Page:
Red

by Pamela Goode

Finally, I am mad. I guess going through stages isn’t really my nature, and maybe it isn’t such a surprise that I have accepted cancer so graciously. I’ve never been one to make a fuss. It isn’t expected of me, and the times I’ve expressed strong thoughts in the past, the diversion from my usual temperament has not been well-tolerated. And so it goes, these days.

I’m not immune to “life” — or as I sometimes call it, “crap.” Part of this gift of experiencing the universe is learning to navigate with grace and wisdom, and if it were all easy, we’d die just as we’re born — still fighting to keep our toys. I’m game for the paths, wherever they lead, but I do wish for a few small courtesies along the way.

Large courtesies I’ve got in spades – love, fabulous friends near and far, sweet notes, red lipstick, sock monkeys, cocktail jelly beans, new teas, funny photos, tomato pie, taxi service, Tuesday dinners out and Wednesday date lunches. I have blessings upon blessings. Every time I pass a radiation patient waiting wordlessly and alone for a taxi ride home, I know I have it better than the laws of fairness would dictate.

But here’s the thing. At 57, I’ve spent a lifetime taking care of other people, from a childhood spent trying to keep peace between my parents, to various boyfriends, three husbands, two kidlets, four stepkidlets, and miscellaneous pets — some of them not even mine. I spoke up for my mom at every appointment while she fought leukemia for six months, and sat with her while she died. Now I try my best to help my dad maintain some quality of life and sense of autonomy while he struggles with a growing dementia and paranoia. And, oh yeah, I work to grow a business. All this is life, of course, and I love living it full tilt. Cancer? Just my luck of the draw, and I can handle it.

But I can’t handle this: an almost complete lack of time/space/breath/peace/environment/solitude/conduciveness/peace/breath/space/time for healing. I can’t put myself anywhere physical or metaphysical where life and needs stand still long enough to shut down my caretaking heart and brain and simply be for enough moments to whitelight this insipid invasion. I can’t fill the reaching hands full enough to be able to let them go and hold my own hands for a day, or half a day. I guess I don’t know how, or maybe it just isn’t my turn yet. But I need this self-handholding, this affirmation, this love that comes from within and focuses on me. Just for a time.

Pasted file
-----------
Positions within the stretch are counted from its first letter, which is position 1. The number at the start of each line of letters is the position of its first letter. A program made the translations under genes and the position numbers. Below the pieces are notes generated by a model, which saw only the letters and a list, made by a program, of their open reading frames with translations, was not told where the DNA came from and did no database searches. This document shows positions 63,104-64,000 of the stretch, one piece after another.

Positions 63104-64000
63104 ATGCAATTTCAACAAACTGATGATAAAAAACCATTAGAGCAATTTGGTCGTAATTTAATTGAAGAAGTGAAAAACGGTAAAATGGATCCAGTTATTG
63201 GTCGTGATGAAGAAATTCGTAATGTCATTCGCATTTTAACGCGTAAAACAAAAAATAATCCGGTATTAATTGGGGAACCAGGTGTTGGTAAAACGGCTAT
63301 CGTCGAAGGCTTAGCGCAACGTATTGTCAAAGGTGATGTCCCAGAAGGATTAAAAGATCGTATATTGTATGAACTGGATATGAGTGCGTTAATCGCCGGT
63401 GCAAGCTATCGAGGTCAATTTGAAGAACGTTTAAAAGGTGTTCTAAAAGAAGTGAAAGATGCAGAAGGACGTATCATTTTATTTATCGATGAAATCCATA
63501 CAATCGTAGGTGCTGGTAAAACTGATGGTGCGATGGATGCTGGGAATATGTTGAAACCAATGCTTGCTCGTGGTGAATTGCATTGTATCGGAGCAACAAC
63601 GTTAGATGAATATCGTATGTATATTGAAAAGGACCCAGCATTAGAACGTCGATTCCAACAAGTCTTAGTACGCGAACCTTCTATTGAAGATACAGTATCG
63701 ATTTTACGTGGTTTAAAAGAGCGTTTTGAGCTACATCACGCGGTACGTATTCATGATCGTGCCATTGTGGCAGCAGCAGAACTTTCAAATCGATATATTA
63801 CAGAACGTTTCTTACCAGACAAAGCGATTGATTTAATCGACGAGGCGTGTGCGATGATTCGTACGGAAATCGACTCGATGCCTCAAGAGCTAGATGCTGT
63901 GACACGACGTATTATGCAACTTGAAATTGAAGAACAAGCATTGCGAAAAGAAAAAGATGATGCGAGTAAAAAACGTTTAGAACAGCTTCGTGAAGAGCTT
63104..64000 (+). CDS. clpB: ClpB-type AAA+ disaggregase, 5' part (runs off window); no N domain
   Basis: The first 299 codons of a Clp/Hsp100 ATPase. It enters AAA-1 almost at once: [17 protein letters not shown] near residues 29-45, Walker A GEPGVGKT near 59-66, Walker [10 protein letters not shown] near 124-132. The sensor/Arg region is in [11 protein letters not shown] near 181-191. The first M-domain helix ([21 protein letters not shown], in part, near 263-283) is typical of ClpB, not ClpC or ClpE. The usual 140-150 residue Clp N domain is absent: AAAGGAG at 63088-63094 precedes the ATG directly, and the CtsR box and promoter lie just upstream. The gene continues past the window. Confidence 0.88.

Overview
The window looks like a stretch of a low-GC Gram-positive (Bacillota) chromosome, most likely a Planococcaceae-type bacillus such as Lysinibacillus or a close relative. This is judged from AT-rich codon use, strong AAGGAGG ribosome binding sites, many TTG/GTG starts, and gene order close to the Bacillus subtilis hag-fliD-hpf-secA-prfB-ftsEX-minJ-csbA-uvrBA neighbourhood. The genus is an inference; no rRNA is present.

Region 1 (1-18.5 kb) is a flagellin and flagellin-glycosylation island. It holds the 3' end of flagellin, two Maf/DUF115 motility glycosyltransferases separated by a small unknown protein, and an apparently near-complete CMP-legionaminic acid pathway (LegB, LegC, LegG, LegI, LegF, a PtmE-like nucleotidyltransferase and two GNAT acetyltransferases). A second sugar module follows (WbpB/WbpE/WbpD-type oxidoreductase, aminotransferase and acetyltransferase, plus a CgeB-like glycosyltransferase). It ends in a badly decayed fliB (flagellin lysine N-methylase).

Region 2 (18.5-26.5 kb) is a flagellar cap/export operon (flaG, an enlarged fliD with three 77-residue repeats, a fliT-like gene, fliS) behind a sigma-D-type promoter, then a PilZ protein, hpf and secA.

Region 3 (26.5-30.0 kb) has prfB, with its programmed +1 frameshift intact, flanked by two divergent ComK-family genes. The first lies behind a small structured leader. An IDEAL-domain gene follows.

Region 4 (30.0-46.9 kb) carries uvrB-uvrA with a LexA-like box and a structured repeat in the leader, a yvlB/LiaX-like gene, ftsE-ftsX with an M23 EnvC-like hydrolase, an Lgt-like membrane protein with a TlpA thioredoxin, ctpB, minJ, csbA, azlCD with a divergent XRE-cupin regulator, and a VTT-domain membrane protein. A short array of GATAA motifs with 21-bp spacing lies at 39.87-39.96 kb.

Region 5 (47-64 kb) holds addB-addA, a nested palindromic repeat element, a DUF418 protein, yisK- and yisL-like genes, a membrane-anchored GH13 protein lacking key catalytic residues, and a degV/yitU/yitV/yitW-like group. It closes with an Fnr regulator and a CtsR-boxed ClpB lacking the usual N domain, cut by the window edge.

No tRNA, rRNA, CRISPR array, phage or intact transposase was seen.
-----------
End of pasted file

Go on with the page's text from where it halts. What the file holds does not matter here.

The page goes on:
When the kids were growing, a good friend told me that I didn’t seem to do anything for them. I still have no idea what she meant — I thought I was teaching them independence, along with every skill I knew. Another told me that I sure didn’t have any trouble taking time for myself — when I told her I had enrolled in a yoga class for one hour a week. I’ve been told that my (my!) priorities are skewed, and that I was “a failure as a wife, a daughter, and a mother.” In other words: “Don’t be who you are; be who I need.” I’ve dealt with it. I’ve been Zen; I’ve persevered; I’ve adapted and chameleoned and given time and again, and still maintained some sense of self.

I’ve almost learned to let the words of idiots roll off my back, but then there are those with valid needs. I can’t be mad at my father for needing me, for calling six times a day and going through the same conversations and concerns and solutions every single time. I can’t be mad at a husband who wants me to put the computer aside for an hour a day, even though I have three more hours to go on top of the eight already used. I can’t be mad at siblings who are working their tails off to make their own livings and their own lives. And I’m fighting the urge to be mad at myself — for not being fast enough to accomplish mountains in minutes of time, for my tenuous grip on patience, for my occasional need to bitch and moan and my wimpiness for not just standing up and screaming when I need to.

So I don’t know where to point this anger, but it’s here. Finally, I am mad.